Copper Advances on Signs of Improving Demand in U.S. and China

Copper futures rose in New York for the third time in four sessions as gains in U.S. consumer confidence and Chinese industrial profits added to signs of improving demand in the world’s two biggest users of the metal.

The Conference Board’s index of sentiment advanced to 81.5 in August from a revised 81 in July that was stronger than initially estimated, as Americans grew more optimistic about the prospects for the economy, the New York-based private research group reported today. Profit growth for industrial companies quickened to 12 percent in July from 6.3 percent in June, China’s National Bureau of Statistics said.

“The U.S. economy is chugging along, and that’s been enough to support copper prices,” Michael Smith, the president of T&K Futures & Options in Port St. Lucie, Florida, said in a telephone interview. “If we keep seeing these sorts of growth numbers out of China, copper will continue to run higher.”

Copper futures for delivery in December increased 0.3 percent to settle at $3.3355 a pound at 1:11 p.m. on the Comex in New York. The metal has gained 7 percent since July 31, on pace for the best month since September.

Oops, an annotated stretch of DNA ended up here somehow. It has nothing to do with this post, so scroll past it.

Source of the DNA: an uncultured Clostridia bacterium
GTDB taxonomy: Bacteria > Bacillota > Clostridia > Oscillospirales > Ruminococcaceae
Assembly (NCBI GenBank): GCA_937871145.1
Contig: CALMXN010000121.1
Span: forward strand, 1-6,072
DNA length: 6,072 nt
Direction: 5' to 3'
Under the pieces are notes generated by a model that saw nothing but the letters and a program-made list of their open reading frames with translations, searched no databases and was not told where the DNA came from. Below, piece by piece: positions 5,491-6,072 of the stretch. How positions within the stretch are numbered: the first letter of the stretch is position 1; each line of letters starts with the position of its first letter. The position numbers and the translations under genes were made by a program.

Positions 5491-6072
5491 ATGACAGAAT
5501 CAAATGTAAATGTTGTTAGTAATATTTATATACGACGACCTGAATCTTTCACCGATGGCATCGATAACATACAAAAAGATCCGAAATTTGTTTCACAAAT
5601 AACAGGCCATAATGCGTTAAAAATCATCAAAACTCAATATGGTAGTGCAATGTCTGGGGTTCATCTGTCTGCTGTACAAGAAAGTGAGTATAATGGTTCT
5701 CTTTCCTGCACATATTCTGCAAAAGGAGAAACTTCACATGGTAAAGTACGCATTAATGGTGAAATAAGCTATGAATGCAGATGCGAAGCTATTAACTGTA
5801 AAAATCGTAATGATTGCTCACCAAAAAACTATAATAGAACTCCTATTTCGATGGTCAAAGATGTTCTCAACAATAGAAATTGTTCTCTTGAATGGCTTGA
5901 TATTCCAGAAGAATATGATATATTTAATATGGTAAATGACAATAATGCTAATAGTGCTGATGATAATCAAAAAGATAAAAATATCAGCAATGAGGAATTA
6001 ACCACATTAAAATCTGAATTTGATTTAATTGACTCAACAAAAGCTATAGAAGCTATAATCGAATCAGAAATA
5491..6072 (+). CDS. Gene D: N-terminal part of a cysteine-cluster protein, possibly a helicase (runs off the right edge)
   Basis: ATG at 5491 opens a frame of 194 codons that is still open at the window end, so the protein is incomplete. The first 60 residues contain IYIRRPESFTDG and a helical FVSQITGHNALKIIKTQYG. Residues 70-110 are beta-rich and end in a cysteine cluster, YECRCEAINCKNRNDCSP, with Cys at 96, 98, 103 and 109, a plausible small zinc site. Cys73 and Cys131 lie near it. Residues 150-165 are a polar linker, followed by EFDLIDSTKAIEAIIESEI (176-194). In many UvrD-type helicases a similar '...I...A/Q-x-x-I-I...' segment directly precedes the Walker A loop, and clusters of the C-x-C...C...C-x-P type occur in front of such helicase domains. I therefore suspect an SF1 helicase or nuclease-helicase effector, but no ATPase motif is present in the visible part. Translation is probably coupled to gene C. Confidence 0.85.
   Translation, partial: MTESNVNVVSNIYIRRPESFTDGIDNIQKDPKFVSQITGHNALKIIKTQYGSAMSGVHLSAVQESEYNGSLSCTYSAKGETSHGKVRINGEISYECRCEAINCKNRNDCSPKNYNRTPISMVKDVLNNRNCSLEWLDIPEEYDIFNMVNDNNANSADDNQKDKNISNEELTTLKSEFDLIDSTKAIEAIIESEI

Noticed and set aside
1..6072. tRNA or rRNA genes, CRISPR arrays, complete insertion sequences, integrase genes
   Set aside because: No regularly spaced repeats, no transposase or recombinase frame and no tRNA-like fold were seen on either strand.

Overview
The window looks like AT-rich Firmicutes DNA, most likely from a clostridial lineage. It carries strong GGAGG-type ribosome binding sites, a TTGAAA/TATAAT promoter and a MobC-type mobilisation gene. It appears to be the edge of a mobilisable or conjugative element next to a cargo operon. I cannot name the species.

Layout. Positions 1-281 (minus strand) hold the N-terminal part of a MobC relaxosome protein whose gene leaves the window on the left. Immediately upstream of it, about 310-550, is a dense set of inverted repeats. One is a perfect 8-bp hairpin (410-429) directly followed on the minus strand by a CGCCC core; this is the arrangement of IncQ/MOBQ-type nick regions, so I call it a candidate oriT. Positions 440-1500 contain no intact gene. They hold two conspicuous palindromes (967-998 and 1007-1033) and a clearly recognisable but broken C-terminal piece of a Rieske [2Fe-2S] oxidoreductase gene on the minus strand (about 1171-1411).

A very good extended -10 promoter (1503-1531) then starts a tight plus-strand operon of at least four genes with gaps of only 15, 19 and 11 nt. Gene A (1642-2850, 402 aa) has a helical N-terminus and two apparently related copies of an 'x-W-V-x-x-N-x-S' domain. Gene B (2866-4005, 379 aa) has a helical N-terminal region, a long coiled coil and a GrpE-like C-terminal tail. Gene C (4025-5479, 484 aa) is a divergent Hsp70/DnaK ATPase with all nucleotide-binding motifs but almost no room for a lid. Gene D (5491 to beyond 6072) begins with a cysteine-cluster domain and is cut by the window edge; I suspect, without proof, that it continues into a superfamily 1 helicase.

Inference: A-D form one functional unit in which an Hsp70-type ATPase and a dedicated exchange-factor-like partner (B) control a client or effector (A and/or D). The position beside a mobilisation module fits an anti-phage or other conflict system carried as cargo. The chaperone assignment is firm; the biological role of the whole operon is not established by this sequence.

Credit Suisse Group AG and Deutsche Bank AG raised forecasts for China’s economic growth in the past week as data from manufacturing to exports indicated the economy is strengthening.

Signs of economic improvement in Europe also underpinned prices. Germany’s Ifo business climate index, based on a survey of 7,000 executives, rose to the highest since April 2012. Germany is the biggest copper buyer after China and the U.S.

On the London Metal Exchange, copper for delivery in three months slid 0.6 percent to $7,315 a metric ton ($3.32 a pound).

Aluminum, nickel and zinc also declined in London. Lead and tin rose.

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